Kahnawake Artist retells Quebec Bridge Disaster

Written by on August 12, 2019

Luca Caruso-Moro

At the top of the 20th century, the St. Lawrence River was supposed to support the longest bridge in the world.

American engineer Theodore Cooper was hired to design it. He had built a name for himself with a long resume of prestigious projects such as the Second Avenue Bridge in New York City and The Sixth Street Bridge in Los Angeles.

The Sixth Street Bridge was his longest-lasting project, and the only one still standing when it was eventually demolished in 2016. Many had been demolished before, one had collapsed.

When he began designing the Quebec Bridge, Cooper introduced a cost cutting measure of increasing its length by 10 metres, so that the piers could be closer to shore.

The extension drastically increased the strain on the structure. And in late August, the bridge collapsed under its own weight. All but 10 of the 86 workers on the bridge were killed.

Barbara Kaneratonni Diabo’s great grandfather was one of the 33 workers who were killed from Kahnawake.

“I guess when I was younger, I would just hear it as a story,” she says. Diabo is a dancer and Choreographer. “I started looking into the research and stories about the people and the families,” she says. “It became more human.”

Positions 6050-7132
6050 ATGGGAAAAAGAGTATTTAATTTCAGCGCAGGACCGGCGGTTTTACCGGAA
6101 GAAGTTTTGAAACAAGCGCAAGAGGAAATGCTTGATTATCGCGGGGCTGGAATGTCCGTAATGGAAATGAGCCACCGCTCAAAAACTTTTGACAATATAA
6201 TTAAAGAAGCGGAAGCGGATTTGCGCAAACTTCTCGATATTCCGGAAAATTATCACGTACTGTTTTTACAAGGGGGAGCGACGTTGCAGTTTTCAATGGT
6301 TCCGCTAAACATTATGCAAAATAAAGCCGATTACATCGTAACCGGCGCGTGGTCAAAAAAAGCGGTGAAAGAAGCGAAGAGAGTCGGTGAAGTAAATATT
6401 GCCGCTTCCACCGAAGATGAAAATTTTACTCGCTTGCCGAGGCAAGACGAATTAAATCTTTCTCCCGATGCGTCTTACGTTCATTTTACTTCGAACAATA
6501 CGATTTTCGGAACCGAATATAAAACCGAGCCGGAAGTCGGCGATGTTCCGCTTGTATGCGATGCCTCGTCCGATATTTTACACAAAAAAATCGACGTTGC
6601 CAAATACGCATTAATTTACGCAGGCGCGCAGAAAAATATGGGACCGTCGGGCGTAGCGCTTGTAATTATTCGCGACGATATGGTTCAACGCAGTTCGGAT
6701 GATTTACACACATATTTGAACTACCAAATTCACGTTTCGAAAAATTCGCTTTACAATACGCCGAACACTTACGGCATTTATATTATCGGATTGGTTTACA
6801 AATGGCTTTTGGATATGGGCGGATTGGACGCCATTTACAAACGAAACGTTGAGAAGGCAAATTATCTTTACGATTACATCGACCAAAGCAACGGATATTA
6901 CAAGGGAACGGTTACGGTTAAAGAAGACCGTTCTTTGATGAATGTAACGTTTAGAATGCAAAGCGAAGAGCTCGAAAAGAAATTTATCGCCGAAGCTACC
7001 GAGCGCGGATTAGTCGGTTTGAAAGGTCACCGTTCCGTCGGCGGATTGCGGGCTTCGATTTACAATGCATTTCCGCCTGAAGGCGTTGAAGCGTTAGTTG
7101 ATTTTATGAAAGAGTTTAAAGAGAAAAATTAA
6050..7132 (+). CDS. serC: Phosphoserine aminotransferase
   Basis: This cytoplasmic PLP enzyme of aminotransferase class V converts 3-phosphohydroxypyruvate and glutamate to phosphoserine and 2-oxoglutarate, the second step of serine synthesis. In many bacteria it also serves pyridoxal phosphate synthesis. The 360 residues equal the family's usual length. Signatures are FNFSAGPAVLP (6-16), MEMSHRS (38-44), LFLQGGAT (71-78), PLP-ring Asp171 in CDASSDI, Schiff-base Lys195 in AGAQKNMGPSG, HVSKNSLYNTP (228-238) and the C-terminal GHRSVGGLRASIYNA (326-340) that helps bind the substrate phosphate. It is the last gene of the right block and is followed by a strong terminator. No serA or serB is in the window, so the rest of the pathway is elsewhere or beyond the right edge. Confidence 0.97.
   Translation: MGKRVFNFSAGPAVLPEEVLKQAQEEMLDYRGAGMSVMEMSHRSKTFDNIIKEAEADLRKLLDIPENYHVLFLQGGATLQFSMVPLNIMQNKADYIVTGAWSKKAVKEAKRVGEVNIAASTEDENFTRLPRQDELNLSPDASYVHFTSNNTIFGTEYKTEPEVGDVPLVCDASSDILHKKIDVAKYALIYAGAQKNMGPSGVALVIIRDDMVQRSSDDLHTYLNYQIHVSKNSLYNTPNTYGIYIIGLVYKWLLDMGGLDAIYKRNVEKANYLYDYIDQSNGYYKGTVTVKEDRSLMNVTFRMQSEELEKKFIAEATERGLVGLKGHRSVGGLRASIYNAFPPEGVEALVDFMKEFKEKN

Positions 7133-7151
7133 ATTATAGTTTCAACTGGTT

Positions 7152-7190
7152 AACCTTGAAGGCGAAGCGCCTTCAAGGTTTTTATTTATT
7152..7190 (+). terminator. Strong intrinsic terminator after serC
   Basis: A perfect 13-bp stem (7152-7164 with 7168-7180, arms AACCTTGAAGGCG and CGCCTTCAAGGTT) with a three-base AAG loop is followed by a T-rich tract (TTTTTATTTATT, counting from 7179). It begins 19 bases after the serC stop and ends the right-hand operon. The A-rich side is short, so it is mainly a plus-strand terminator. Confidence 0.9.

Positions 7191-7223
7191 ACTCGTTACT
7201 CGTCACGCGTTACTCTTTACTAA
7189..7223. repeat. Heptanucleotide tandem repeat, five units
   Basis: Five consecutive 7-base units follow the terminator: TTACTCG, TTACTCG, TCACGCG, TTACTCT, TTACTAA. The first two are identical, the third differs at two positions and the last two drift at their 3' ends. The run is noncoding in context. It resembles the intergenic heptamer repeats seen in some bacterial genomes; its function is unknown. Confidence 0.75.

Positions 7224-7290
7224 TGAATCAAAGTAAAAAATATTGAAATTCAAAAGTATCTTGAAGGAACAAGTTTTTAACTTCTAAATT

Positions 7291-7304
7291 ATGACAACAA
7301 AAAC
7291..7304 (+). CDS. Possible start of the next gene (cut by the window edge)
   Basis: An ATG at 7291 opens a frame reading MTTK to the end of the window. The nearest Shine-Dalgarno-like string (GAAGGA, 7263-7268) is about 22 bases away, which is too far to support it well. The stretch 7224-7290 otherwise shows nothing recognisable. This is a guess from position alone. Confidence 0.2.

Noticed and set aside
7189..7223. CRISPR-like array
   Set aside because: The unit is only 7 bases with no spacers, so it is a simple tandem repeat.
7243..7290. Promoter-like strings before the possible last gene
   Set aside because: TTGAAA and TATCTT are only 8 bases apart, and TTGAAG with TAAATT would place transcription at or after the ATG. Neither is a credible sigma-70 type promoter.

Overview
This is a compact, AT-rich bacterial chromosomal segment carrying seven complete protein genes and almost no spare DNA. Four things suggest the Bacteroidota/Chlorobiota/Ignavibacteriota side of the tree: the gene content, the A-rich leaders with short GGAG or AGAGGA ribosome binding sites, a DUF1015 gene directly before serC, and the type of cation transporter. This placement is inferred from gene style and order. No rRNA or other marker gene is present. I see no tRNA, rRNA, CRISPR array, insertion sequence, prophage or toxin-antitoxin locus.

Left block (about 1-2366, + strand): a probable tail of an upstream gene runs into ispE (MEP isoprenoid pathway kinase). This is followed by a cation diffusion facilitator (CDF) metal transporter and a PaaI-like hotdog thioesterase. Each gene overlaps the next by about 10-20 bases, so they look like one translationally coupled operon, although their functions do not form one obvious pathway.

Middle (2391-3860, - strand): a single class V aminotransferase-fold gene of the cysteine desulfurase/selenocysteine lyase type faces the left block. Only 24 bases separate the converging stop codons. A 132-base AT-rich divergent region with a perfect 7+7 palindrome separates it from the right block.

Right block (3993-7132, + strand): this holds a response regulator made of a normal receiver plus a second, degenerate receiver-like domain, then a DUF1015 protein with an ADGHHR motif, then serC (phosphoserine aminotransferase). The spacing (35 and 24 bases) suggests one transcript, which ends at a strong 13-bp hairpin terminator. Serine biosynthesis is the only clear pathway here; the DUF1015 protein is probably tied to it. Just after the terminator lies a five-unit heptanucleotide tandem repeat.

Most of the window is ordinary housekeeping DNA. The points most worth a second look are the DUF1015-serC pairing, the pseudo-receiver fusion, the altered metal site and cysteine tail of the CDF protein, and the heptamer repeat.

It also became the subject of her most recent work. Sky Dancers is a multidisciplinary telling of the disaster, featuring traditional song and hoop dance, mixed with modern choreography set to Michael Diabo’s contemporary scores and immersed in Andy Moro’s mixed-media set design.

“This is a chapter in the building of Quebec that very few know outside of the community,” says Moro. “It’s a story that so accurately summarizes the aggressive and deadly spread of colonization.”

Diabo says the idea for the project came from her in conversation with her brother and collaborator, Michael Diabo.

“[He] calls me up one day and he goes, ‘y’know what our next piece should be?’ I was thinking ‘I’d like to do it about the bridge.’ and he was thinking ‘I’d like to do it about the bridge’, ” She says. “And then we started on this whole journey. Its been years by now.”

The project is still in development, rehearsals begin in Montreal in the fall.

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